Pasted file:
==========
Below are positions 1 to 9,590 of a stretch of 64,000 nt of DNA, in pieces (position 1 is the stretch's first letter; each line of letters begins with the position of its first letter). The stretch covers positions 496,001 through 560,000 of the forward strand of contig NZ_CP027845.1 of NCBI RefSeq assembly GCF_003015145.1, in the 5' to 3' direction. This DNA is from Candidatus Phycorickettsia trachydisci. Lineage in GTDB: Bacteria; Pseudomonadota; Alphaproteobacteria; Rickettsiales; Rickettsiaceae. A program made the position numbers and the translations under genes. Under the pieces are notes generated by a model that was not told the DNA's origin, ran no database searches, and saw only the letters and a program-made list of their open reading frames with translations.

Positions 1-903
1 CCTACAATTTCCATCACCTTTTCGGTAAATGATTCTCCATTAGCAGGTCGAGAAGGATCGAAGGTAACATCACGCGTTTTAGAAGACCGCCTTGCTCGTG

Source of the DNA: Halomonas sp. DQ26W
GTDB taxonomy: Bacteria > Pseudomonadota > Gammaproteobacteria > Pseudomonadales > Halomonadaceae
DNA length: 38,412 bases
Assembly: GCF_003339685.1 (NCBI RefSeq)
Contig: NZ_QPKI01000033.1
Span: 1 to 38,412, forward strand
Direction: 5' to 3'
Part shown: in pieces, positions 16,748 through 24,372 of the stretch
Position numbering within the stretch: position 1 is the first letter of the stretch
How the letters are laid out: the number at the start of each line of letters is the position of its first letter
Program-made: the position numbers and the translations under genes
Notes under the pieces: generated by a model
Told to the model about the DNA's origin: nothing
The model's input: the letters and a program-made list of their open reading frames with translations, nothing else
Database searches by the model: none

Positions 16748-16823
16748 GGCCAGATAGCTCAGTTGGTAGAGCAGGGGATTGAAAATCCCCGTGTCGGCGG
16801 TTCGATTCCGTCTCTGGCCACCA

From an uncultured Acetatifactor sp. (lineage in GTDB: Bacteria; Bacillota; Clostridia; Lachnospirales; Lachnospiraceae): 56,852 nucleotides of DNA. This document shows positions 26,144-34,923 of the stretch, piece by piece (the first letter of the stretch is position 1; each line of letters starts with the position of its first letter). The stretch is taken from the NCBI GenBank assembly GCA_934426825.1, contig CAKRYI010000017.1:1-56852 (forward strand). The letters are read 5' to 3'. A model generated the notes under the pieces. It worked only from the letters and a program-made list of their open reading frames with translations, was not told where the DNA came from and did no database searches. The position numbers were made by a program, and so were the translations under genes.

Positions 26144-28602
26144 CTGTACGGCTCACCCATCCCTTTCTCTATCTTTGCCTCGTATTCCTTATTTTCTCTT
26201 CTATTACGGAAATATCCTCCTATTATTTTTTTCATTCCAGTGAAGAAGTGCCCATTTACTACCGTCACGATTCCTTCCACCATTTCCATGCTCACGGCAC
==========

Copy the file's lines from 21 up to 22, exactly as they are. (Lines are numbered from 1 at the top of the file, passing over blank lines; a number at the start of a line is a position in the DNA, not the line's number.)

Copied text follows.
16801 TTCGATTCCGTCTCTGGCCACCA

From an uncultured Acetatifactor sp. (lineage in GTDB: Bacteria; Bacillota; Clostridia; Lachnospirales; Lachnospiraceae): 56,852 nucleotides of DNA. This document shows positions 26,144-34,923 of the stretch, piece by piece (the first letter of the stretch is position 1; each line of letters starts with the position of its first letter). The stretch is taken from the NCBI GenBank assembly GCA_934426825.1, contig CAKRYI010000017.1:1-56852 (forward strand). The letters are read 5' to 3'. A model generated the notes under the pieces. It worked only from the letters and a program-made list of their open reading frames with translations, was not told where the DNA came from and did no database searches. The position numbers were made by a program, and so were the translations under genes.